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A SURVIVAL GUIDE TO GROWING UP SHORT. Part science book, part memoir—a
book for everyone concerned about looking (or feeling) different.
When veteran journalist John Schwartz took a close look at famous height studies, he made a surprising discovery: being short doesn’t have to be a disadvantage! Part advice book, part memoir, and part science primer, this fascinating book explores the marketing, psychology, ...
A SURVIVAL GUIDE TO GROWING UP SHORT. Part science book, part memoir—a
book for everyone concerned about looking (or feeling) different.
When veteran journalist John Schwartz took a close look at famous height studies, he made a surprising discovery: being short doesn’t have to be a disadvantage! Part advice book, part memoir, and part science primer, this fascinating book explores the marketing, psychology, and mythology behind our obsession with height and delivers a reassuring message to kids of all types that they can
walk tall—whatever it is that makes them different.
Short is a 2011 Bank Street - Best Children's Book of the Year.
“Short: Walking Tall When You’re Not Tall at All is an encouraging book for young readers . . . .. It combines memoir, science and survival tips.” —The Washington Post, “Health Scan” column
“[A] down-to-earth and hopeful account, which demonstrates that being different doesn't have to forecast what Schwartz calls a ‘second-rate life.’”—Publishers Weekly
“Appealing and engaging . . . its personal and objective insights are thoughtful and helpful.” —Kirkus Reviews
“In a humorous, personal voice New York Times journalist Schwartz combines his own memories of growing up short with related discussions about physiology, statistics, popular culture, and societal prejudice. . . . He draws upon his own experience; interviews with others; and biographies of short, successful astronauts, artists, and politicians to show that while size matters, it doesn’t determine a person’s future.” —Booklist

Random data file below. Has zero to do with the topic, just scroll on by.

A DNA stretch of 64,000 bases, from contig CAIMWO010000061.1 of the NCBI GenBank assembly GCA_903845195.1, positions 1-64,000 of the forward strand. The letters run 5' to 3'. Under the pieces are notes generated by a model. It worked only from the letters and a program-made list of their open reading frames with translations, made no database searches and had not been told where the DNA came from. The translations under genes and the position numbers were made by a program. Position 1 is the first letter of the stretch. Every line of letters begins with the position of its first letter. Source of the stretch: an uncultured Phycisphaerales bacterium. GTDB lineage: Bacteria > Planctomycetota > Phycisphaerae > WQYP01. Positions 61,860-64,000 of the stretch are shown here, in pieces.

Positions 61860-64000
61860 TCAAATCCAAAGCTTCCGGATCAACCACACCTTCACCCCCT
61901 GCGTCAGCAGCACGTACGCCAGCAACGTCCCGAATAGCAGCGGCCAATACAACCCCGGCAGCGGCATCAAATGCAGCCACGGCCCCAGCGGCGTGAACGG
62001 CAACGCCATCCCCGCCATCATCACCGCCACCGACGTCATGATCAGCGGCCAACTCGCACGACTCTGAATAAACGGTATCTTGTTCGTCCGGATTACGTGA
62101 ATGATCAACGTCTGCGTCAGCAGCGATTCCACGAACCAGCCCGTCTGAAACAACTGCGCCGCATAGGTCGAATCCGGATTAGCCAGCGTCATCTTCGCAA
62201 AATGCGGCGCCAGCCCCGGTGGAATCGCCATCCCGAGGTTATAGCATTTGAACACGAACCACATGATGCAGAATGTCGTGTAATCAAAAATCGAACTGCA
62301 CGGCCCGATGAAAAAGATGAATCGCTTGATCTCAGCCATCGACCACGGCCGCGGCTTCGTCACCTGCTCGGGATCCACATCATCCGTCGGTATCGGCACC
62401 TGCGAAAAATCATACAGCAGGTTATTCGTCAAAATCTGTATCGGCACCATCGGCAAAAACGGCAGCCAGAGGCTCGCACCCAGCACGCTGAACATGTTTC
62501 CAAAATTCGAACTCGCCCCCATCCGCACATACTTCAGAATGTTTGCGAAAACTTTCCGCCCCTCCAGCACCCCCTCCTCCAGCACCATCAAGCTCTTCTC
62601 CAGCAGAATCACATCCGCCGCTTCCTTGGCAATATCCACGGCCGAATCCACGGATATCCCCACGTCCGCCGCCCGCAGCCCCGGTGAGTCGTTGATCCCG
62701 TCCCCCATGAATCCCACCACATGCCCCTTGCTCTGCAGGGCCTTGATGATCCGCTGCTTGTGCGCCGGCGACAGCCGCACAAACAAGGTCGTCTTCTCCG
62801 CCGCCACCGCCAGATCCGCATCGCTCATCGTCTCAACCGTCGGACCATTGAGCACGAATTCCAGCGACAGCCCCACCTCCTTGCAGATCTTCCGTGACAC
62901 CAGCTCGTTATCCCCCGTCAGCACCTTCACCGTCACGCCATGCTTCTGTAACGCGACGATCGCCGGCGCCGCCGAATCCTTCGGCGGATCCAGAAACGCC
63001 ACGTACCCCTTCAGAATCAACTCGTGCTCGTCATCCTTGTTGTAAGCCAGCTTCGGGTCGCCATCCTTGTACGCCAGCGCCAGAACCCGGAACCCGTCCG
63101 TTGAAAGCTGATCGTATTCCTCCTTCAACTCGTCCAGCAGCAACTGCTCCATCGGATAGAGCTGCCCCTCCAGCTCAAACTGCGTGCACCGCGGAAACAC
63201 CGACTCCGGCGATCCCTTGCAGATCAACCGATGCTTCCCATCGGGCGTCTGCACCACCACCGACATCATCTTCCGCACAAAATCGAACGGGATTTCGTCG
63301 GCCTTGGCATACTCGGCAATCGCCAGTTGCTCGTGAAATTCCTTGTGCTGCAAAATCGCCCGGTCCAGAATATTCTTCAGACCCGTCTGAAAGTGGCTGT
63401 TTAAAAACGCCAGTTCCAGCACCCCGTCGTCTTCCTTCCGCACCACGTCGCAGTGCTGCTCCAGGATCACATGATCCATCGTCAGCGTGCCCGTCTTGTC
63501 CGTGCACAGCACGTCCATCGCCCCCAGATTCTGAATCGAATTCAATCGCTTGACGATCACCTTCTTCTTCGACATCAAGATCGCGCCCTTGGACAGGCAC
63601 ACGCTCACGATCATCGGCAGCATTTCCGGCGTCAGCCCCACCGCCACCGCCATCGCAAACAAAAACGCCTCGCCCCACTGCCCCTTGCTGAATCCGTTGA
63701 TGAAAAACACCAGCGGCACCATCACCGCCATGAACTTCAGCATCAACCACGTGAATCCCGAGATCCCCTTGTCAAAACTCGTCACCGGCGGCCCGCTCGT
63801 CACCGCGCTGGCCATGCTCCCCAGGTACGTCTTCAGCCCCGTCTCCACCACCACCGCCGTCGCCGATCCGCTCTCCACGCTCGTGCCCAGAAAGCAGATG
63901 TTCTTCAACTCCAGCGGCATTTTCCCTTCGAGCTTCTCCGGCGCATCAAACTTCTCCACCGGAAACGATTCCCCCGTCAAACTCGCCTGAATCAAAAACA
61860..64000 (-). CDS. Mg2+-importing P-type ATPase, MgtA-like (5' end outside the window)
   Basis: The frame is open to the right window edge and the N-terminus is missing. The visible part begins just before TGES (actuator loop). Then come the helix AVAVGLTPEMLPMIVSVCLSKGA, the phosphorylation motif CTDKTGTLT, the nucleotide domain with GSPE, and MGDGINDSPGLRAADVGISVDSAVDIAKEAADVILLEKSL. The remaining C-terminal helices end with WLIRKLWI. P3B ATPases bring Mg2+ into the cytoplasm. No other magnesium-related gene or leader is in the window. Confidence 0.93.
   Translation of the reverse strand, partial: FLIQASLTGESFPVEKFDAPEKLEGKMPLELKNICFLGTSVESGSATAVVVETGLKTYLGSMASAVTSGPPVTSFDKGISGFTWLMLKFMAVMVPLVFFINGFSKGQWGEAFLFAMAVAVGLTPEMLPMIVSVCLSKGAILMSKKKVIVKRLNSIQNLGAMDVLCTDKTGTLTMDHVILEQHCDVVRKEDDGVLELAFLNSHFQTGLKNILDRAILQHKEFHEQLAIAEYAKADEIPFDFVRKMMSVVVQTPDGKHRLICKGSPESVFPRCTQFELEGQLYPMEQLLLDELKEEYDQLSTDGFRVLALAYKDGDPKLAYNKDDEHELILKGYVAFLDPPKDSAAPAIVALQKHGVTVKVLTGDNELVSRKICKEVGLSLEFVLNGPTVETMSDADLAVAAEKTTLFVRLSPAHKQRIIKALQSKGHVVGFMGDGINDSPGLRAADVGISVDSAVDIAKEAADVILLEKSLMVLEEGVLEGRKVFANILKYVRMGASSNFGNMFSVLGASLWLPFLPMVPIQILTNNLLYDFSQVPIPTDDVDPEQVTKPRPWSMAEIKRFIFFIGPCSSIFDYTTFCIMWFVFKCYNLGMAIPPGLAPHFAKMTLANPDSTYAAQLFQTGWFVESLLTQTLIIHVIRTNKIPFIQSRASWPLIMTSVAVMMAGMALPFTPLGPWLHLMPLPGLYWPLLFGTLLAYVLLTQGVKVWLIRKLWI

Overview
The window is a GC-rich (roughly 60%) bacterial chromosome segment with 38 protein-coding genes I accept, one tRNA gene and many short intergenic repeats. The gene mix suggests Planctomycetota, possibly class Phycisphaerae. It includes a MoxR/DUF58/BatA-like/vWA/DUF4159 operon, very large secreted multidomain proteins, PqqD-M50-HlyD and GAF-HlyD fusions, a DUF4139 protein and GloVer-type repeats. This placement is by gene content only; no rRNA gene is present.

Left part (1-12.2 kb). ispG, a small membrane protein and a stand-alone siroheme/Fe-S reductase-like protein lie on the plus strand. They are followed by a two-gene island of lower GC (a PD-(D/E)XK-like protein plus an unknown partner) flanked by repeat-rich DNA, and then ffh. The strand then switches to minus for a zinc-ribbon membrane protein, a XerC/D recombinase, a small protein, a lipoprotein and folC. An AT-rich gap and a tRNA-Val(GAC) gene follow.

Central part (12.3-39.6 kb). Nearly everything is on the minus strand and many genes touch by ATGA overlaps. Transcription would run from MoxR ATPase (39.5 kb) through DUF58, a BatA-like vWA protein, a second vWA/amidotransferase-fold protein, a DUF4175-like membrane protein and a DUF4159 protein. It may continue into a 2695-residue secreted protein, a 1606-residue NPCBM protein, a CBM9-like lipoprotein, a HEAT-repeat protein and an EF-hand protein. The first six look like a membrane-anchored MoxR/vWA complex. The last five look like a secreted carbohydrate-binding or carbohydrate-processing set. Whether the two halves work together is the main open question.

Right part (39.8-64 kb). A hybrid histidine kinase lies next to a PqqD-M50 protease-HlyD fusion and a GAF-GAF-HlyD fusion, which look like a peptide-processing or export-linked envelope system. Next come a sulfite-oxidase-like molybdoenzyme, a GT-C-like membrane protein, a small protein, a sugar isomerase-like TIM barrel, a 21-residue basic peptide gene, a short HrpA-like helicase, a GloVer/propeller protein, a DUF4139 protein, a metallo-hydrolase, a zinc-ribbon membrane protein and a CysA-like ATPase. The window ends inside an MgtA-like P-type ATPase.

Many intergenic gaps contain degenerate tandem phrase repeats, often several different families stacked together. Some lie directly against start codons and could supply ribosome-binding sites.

“In a style that is funny, accessible, and irreverent, Schwartz deftly handles topics such as human growth hormones, bullies, genetics, and the psychology of being short. Interviews with a variety of experts are included, and the author does an excellent job of clarifying complicated statistics.” —School Library Journal
“The author, who is ‘vertically challenged’ himself, takes a look at society’s attitudes about height. His message is that height is determined by factors that no individual can control. The book emphasizes that self-esteem is important to success, and attempts to explode the stereotypes and myths that society holds about short people.” —Library Media Connection magazine, Starred review
“A great sense of humor permeates the book…Finally the book gives those who are different from the norm (which the author points out is almost everyone in one way or another) strategies for coping and navigating in a world that does not always fit. The book’s conversational tone is engaging and flows smoothly…Although the book is focused on height, there are parallels drawn with other body and self-image issues, giving readers of any size much food for thought.” —VOYA
When I was a kid, twelve cents could buy you a lot of fun. That’s what a comic book cost then. I could buy eight of them for a dollar at the Piggly Wiggly store, and read the adventures of Superman, Batman, and the Green Lantern. When I was nine, my mom even bought me a Superman suit and cape and I would actually wear them around the house. I’d jump off the couch, the cape .ying behind me, and sometimes even wore the suit under my clothes just like Superman did. My dad tells me he was scared to death that I’d try climbing up on the roof to see if I could really .y. I avoided that disaster, though. Even then, I knew it was make-believe. I would never be faster than a speeding bullet, but a boy could dream.
Reading my comic books, I lingered over the ads for “elevator shoes” and Liftee height pads that promised to add between two and four inches of height “invisibly.” How did those work? The word elevator made it sound like there was something mechanical in there, or maybe even magical. But the shoes really just had soles that were several inches thick. Even in the ads, those monster shoes looked like they might be too heavy for my little matchstick legs to lift. I’d be taller, but I’d have to stand in one place all day.
“BE TALLER— Stand 2– 6 inches TALLER in a few weeks. All ages. No gimmicks. GUARANTEED. Send 35¢. . . .”
The get-tall ads were right by the ones for big-muscle programs from Charles Atlas bodybuilding that would, if I sent Mr. Atlas money and followed the directions in his booklet, help me follow his path from “97-pound weakling” to “the world’s most perfectly developed man.” Even better: Mike Marvel, who
“CAN BUILD YOU A MAGNIFICENT
NEW HE- MAN- MUSCLED BODY
IN JUST TEN MINUTES A DAY—
with absolutely NO weights—
NO bar- bells—
NO EXERCISE AT ALL!”